Driver wages are a key part of taxi fares today. The average cab ride in San Francisco for example will cost you around $13. The driver keeps most of that. There is one caveat, however. Taxis are inefficient – so inefficient in fact that cabbies only spend about half their time earning fares. The rest is spent finding them. This ‘matching inefficiency’ dramatically shrinks a driver’s actual take-home pay. It also cuts the potential savings driverless technology can deliver – and that affects the technology’s affordability.
In fact, assuming current market conditions persist, our work shows that hailing a robocab would actually cost consumers significantly more – on a per-mile basis – than owning a car today. Additionally, even if robocabs were miraculously always occupied (Uber and Lyft fare better than traditional taxi companies in this regard), we find profits would still need to shrink considerably for the technology to be cost competitive with the status quo. Ride-pooling would help. Divvying up fares is an easy way to make driverless technology more affordable. But the concept doesn’t have many fans. Pooling after all, merely trades one set of costs (capital) for another (opportunity).”
Nunes isn’t against AVs but is rather injecting some realism into the hype. In fact, he advocates for the subsidizing the technology especially for the poor, who are more likely to die in crashes than wealthier people in part because they own older vehicles with less safety features.
“Subsidized access to driverless technology should be offered to America’s poor. Those opposed to such a move must consider that public revenue already pays for a portion of road crashes. If subsidies can deliver an equivalent or greater benefit, using the public purse becomes fiscally prudent. Subsidizing driverless car access is also more effective than improving mass transit. The latter may be greener but it is inconvenient and slow. For the poor, this means being unable to go where they want, when they want, which ultimately impedes upward economic mobility. Conversely, low-income Americans that rely on cars experience less poverty and fare better when it comes to getting and keeping jobs.”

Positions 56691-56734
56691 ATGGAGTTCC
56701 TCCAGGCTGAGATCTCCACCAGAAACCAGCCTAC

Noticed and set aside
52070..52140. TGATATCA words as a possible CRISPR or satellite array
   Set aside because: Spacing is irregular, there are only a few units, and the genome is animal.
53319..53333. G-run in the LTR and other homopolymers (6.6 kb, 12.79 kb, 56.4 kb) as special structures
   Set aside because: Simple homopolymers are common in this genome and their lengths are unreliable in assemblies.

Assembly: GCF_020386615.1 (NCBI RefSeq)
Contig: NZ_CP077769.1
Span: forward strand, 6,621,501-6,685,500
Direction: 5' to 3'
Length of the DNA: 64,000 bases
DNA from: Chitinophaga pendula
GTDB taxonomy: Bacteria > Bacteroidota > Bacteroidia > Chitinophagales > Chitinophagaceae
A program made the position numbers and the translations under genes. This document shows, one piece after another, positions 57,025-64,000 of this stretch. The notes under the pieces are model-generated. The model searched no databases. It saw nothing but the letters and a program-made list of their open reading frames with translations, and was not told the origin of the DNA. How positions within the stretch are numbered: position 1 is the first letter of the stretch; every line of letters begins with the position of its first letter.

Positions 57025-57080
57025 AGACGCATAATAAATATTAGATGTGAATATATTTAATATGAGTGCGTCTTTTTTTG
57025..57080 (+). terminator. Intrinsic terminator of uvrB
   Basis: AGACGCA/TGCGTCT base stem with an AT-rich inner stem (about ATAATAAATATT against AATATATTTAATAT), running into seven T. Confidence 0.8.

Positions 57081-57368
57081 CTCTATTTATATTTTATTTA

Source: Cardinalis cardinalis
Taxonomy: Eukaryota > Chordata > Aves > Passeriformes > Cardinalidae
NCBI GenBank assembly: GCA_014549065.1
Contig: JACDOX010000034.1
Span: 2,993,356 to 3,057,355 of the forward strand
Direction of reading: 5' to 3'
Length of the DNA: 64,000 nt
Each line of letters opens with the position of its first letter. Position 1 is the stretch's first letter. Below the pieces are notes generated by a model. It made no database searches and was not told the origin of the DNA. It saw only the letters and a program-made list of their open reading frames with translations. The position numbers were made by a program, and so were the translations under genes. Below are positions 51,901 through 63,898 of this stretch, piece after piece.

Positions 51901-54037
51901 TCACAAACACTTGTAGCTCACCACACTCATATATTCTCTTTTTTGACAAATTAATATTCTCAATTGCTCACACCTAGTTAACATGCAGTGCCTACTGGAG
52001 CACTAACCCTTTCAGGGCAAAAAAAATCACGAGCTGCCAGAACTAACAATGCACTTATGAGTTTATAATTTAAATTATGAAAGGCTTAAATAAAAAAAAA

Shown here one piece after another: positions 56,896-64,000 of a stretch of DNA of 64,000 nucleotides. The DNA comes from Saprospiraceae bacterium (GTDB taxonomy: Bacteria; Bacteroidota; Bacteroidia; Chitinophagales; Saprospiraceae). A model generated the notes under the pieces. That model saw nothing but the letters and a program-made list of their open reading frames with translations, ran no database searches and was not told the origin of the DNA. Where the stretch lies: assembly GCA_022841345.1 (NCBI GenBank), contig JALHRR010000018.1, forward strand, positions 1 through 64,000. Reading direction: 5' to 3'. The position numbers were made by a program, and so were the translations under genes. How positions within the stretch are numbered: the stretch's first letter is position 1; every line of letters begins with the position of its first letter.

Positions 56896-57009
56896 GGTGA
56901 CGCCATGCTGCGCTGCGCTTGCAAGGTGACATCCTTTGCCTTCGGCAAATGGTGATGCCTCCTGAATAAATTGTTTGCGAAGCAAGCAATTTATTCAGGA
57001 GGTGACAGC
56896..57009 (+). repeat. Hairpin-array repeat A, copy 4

The RethinkX predictions are not likely to come to pass. Speaking as a sometime fellow outlier, you need outliers like Seba with different views, expertise, backgrounds and analytical predispositions to challenge prevailing thinking in more entrenched industries such as auto and oil. That might end up being the lasting impact of RethinkX.
Tammy Klein is a consultant and strategic advisor providing market and policy intelligence and analysis on transportation fuels to the auto and oil industries, governments, and NGOs. She writes and advises on petroleum fuels, biofuels, alternative fuels, automotive fuels, and fuels policy.